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Richard J. Goy

(b Ghemme, Novara, July 14, 1798; d Maggiora, Novara, Aug 18, 1888).

Italian architect and urban planner. He was the most prominent Neo-classical 19th-century architect in Piedmont, with a long and prolific career that included designs for houses, churches and major urban planning schemes. He trained at the Accademia di Brera, Milan, and the Politecnico, Turin, qualifying in 1824. Shortly afterwards he won a scholarship to Rome, where he remained until 1831. This long period of Classical studies profoundly influenced his career. One of his first commissions on his return to Piedmont was the completion of the church of S Agapito, Maggiora. Begun in 1817 by Giuseppe Zanoia (1752–1817), the church was completed in 1838; Antonelli’s work included the portico and the complex Neo-classical interior, with richly coffered, decorated vaults and a dome on pendentives. His next work was the Santuario del Crocefisso at Boca, near Maggiora. Begun in 1830, the design underwent many revisions and was not completed until ...


Jesús Gutiérrez Burón

(b Alicante, 1770; d Madrid, 1838).

Spanish painter. He studied at the Real Academia de S Fernando in Madrid (1792–8) and then completed his training as a pensionnaire in Paris with David (until 1807) and in Rome until 1815. Though having didactic and moralizing pretensions, his paintings are, in fact, rhetorical, theatrical and sycophantic, factors that explain his constant success in official circles. His works include his scholarship submission, Godoy Presenting Peace to Charles IV (1796; Madrid, Real Acad. S Fernando); his triumph in the Paris Salon of 1804, Athaliah and Jonah; and his presentation piece to the Accademia di S Luca in Rome, Ransom of Prisoners in the Reign of Charles III (1815). His appointment in 1815 as Pintor de Cámara was marked by his painting of the Glories of Spain. He also achieved popular recognition through such patriotic and nationalistic works as Famine of Madrid (1818; Madrid, Mus. Mun.). His carefully drawn compositions were well suited to engraved reproductions, and this led to their wider circulation. ...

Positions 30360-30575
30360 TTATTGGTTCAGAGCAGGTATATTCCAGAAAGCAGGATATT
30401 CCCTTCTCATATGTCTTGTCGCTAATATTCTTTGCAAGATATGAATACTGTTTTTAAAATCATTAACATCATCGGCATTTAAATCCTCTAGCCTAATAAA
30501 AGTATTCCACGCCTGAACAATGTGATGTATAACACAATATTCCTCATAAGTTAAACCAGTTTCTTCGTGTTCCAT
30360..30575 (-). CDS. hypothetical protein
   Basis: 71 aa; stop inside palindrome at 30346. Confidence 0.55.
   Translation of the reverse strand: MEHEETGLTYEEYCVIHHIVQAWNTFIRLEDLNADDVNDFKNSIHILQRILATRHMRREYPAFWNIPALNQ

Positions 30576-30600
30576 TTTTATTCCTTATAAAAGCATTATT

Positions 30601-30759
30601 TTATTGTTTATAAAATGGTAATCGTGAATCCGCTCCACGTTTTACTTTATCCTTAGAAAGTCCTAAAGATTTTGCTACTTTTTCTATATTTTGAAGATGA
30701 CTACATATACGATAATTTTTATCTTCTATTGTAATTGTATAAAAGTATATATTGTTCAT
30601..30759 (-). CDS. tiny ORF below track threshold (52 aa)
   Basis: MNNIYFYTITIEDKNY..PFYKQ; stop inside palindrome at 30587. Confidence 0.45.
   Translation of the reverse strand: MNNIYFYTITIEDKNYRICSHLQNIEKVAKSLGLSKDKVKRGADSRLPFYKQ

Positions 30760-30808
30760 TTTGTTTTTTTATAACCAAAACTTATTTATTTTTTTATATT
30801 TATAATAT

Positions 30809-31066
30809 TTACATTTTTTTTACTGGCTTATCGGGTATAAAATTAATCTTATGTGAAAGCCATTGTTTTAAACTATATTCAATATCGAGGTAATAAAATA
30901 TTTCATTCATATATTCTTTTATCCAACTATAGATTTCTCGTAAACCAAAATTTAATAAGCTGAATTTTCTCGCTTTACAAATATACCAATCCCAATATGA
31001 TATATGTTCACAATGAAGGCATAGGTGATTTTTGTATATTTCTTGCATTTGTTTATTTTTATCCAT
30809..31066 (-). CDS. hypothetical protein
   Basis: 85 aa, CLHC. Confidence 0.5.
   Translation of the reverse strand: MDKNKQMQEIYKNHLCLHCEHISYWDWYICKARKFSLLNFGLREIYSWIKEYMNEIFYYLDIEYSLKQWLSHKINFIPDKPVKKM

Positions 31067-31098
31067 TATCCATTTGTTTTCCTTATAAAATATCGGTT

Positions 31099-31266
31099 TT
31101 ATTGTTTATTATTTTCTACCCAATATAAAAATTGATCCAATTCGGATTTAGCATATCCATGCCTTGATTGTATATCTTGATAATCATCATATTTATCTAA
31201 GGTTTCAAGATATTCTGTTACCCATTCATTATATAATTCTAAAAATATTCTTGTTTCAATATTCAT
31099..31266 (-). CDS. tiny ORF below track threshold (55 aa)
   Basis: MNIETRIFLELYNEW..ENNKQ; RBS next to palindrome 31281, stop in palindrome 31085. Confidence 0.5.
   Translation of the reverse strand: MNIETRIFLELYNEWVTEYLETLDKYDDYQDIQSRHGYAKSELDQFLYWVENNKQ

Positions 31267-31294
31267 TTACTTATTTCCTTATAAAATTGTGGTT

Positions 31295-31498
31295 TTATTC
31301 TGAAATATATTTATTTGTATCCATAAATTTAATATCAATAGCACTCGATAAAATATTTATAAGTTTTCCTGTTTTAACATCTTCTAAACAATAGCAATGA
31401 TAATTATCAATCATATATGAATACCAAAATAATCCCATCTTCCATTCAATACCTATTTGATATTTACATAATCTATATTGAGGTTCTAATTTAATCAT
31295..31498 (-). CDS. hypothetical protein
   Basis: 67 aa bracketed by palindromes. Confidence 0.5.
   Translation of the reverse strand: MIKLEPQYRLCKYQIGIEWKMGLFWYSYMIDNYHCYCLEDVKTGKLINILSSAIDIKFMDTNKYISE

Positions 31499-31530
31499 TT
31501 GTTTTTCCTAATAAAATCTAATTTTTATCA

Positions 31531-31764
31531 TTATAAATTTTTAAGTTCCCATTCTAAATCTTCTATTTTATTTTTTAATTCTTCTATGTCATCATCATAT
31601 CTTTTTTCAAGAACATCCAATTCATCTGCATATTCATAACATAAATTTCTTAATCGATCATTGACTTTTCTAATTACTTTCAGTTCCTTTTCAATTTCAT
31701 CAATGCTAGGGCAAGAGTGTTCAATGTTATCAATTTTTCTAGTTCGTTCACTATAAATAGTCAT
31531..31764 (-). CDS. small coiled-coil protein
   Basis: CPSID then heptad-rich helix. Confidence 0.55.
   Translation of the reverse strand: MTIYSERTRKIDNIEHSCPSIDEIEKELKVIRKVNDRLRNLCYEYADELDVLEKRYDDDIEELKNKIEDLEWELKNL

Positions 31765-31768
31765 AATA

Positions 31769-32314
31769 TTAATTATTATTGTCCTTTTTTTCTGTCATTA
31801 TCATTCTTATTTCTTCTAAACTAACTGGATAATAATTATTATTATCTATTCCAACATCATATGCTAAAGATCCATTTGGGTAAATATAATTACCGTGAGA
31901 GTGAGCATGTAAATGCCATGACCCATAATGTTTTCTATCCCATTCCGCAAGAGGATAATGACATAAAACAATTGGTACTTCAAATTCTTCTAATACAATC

Fernando Mazzocca

(b Milan, May 31, 1754; d Milan, Nov 8, 1817).

Italian painter and designer. He had been intended to follow his father’s career in medicine but instead entered the private academy of the painter Carlo Maria Giudici (1723–1804). He received instruction in drawing, copying mainly from sculpture and prints. He studied Raphael through the engravings of Marcantonio Raimondi, as well as the work of Giulio, Anton Raphael Mengs and, again from prints, the compositions in Trajan’s Column. He then joined the class of the fresco painter Antonio de’ Giorgi (1720–93), which was held at the Ambrosiana picture gallery in Milan, where he was able to study Raphael’s art directly from the cartoon of the School of Athens and the work of Leonardo’s followers, particularly Bernardino Luini. He also frequented the studio of Martin Knoller, where he deepened his knowledge of painting in oils; and he studied anatomy at the Ospedale Maggiore in Milan with the sculptor ...


Pavel Zatloukal

(b Lobositz [now Lovosice], May 27, 1793; d Kremsier [now Kroměříž], Nov 7, 1851).

Bohemian architect, active in Moravia. He studied at the Royal Professional Polytechnical Institute in Prague under Georg Fischer (1768–1828), in whose office he subsequently worked. During the 1820s he worked on two Bohemian estates of the Chotek family, becoming involved in the final stages of building their country house at Kačina (1802–22), by Christian Friedrich Schuricht (1753–1832) and building some of the many follies in the park at Veltrusy. From 1832 until his death Arche worked in the office of works of the archdiocese of Olmütz (now Olomouc) at Kremsier, in Moravia, becoming director (1833) and later counsellor (1838). Arche worked in two styles, the Neo-classical, for which he derived his ideas from contemporary engravings and particularly the Leipzig Ideenmagazin, and the Gothic Revival, which he used in some of his remodellings. Soon after his arrival at Kremsier, he remodelled (...


Andreas Kreul

(b Hamburg, Oct 2, 1757; d Pisa, Aug 18, 1806).

German architect, draughtsman, landscape designer and painter. He studied from 1778 to 1783 at the University of Göttingen and the Royal Danish Academy in Copenhagen, where he was awarded four prizes. His early designs included drawings for the hothouse of the botanic gardens in Copenhagen and a lecture room at Schloss Charlottenburg, Berlin. While visiting Paris in 1784–5 he devoted himself to the study of Revolutionary architecture, and in England and Italy (1786) he studied landscape design and ancient sites. In Rome in 1787 he met Johann Wolfgang von Goethe, who later summoned him to Weimar to rebuild the prince’s Schloss. In addition to a number of designs for the palace at Weimar he produced drawings for various summer-houses. In 1790 he moved to Hamburg, his plans for the Schloss at Weimar still largely unexecuted. By the end of his life he had designed numerous public buildings and private houses in Hamburg, including the house for Bürgermeister ...


Christine Challingsworth

(b Rome, May 20, 1723; d Rome, Feb 14, 1808).